HOME > Chowhound > Not About Food >

Discussion

Total absurdity

  • janie Feb 24, 2012 08:20 PM
  • 10
  • Share

Don't take any inspection rating at face value, look restaurants up on the restaurant city website, because I can't understand how a place gets an A, when it was closed by the health dept, 3 weeks earlier with 85 violations..it gets reinspected and is entitled to an A?

I just don't get it.

  1. Click to Upload a photo (10 MB limit)
Delete
Posting Guidelines | FAQs | Feedback
Cancel
  1. Simple - the inspector closes them down, and SUDDENLY they get serious about following the rules and they do an emergency cleanup. Then the inspector lets them open, after which they get slipshod again.

    1. the rating process in NYC is ridiculous and should not be a consideration to patrons when selecting a restaurant.

      1. Don't read to much into the number. I know a place that was given 32 violations. They included light bulbs being out, no employees must wash hands signs, no handrail on the stairs. Apparently these are health violations

        4 Replies
        1. re: jhopp217

          They sure are, jhopp. Restaurants, front and back, are the scene of some really horrible accidents, what with all the rushing around. I have personally fallen down a flight of stairs and slipped on a pat of butter and busted my back out in the busing station. And in the kitchen, whether the rule is for me or you, I do find it comforting when there's a big fat HUGE font sign reminding employees to WASH THEIR HANDS. Human contact without handwashing can result in a nice big outbreak of.......something horrible.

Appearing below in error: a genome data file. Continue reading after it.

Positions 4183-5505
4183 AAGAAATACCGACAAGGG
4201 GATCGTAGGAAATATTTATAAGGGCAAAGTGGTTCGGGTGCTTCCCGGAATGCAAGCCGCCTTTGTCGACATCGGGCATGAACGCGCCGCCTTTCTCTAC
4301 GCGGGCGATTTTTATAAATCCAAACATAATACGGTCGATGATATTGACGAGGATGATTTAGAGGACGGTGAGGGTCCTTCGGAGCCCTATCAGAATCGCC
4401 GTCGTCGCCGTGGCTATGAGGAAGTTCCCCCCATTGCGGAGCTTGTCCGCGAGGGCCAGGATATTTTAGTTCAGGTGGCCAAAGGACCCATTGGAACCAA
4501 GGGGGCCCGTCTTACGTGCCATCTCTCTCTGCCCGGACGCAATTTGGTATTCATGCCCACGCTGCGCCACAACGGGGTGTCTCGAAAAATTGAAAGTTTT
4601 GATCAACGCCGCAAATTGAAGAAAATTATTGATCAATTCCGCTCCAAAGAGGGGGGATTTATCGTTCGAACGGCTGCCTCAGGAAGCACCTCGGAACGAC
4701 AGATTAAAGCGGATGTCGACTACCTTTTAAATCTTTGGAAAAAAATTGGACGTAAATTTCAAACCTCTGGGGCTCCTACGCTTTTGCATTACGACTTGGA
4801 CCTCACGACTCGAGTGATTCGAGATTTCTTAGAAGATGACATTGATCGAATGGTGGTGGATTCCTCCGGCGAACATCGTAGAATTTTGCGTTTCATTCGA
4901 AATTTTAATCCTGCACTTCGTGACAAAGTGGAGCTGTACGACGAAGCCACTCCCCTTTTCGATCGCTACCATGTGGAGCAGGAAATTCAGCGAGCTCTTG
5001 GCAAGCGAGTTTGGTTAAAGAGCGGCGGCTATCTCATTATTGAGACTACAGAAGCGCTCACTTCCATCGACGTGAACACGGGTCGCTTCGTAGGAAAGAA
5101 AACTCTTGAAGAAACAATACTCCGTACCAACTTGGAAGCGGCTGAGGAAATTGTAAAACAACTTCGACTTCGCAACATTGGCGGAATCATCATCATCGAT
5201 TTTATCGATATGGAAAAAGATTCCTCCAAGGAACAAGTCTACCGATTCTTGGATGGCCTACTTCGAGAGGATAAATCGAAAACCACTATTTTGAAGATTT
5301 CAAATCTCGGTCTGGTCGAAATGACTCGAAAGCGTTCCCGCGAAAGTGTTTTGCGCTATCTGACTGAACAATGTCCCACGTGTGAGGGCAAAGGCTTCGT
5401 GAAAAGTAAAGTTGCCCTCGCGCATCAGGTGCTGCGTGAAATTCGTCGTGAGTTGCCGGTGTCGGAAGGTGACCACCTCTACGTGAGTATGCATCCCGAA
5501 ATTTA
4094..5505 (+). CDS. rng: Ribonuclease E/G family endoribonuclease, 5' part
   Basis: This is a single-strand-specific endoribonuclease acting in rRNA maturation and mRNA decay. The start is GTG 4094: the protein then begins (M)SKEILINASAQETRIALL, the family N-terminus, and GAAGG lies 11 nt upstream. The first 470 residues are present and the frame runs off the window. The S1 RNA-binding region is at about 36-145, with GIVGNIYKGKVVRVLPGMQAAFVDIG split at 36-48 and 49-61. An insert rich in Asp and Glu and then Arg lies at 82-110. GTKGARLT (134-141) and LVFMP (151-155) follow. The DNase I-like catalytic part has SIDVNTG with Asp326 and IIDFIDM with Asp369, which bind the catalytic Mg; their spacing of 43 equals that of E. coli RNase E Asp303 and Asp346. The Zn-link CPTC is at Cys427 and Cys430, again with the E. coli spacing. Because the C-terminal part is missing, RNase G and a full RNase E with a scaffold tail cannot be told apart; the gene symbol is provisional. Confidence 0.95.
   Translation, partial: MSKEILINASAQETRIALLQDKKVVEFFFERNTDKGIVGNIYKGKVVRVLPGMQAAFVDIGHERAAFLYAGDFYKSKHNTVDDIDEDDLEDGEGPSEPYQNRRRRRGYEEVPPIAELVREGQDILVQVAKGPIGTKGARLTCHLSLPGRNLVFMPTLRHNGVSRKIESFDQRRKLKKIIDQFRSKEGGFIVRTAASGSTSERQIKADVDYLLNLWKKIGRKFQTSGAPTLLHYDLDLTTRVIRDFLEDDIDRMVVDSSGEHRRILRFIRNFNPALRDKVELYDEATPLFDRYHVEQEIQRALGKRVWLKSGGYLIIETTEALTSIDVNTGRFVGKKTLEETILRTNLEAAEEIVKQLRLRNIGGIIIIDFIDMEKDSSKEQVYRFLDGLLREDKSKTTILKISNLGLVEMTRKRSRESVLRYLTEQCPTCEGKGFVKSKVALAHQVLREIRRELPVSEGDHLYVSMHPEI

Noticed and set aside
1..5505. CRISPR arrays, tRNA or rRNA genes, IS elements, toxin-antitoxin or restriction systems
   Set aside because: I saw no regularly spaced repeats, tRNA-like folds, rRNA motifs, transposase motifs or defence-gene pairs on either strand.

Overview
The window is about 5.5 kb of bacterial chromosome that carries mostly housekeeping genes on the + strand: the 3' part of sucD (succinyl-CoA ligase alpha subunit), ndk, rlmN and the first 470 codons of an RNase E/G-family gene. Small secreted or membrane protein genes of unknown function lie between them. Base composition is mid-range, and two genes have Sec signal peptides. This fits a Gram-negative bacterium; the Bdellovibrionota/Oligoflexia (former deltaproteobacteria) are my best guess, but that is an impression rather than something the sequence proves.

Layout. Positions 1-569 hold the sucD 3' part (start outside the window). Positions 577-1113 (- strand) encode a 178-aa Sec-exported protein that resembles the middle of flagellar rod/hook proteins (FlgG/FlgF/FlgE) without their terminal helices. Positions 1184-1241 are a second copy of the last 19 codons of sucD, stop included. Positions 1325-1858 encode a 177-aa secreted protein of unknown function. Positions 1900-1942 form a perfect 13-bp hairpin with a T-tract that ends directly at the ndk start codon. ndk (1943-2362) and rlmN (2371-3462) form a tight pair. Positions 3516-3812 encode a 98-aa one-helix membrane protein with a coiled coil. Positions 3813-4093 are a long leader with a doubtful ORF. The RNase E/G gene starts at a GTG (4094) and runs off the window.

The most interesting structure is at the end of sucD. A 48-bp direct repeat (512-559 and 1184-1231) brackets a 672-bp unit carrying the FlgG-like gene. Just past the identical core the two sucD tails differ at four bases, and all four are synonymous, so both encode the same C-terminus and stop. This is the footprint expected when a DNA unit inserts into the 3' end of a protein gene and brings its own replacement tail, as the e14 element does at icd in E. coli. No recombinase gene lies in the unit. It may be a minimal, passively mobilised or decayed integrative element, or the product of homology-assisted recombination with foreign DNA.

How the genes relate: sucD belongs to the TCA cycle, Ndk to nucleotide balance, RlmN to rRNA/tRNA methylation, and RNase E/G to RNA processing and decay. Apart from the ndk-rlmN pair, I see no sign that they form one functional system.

Something I do that gives me a better idea of just how clean a restaurant is is check out the lav. first thing. If it's tidy and in-order, I pretty much assume that that kind of attention is being paid to the rest of the place. It's not foolproof, but it the lav is nasty, off we go.
          I pay zero attention to ratings of ANY kind. I have been to many Michelin starred restaurants and honestly have enjoyed mysef more at little, not-famous places. Where, by the by, we got fantastic meals and wonderful personal service and comped Poire William, courtesy of the owner/chef who liked having regulars.
          Oh, and for anyone who cares? The Zagat guide is B.S. too.
          Yep, absurd.

          1. re: mamachef

            My local village website currently has the tale of the chef (from a named restaurant), spotted, dressed in his whites, leaning on the front doorway, enthusiastically picking his nose. And, damn, it's my fave place in the village. Or was until I read the story.

            1. re: Harters

              Harters, you made me chortle. Dear god, that's such a drag. Talk about a way to turn patrons away; digging for gold in broad daylight.
              Been there lately? Hmm. I didn't think so.

              1. re: Harters

                I hope no one follows him into the loo...

          2. Read George Orwell's "Down and Out in Paris and London." You may never again eat in a restaurant, inspected or un-inspected.

            1 Reply
            1. re: beevod

              Although you'd like to think that restaurants in Paris and London have changed in the last 79 years.

            2. Every state has its own rating system. This question must be considered in the context of the particular regulations. But Wayne is right. If they do a complete cleanup addressing all the violations, and the regulation does not take into account history, but only the last inspection, then they could be rated A right away.

              A history of violations should lead to more frequent follow-up inspections rather than a lower grade than indicated by the current inspection, I think.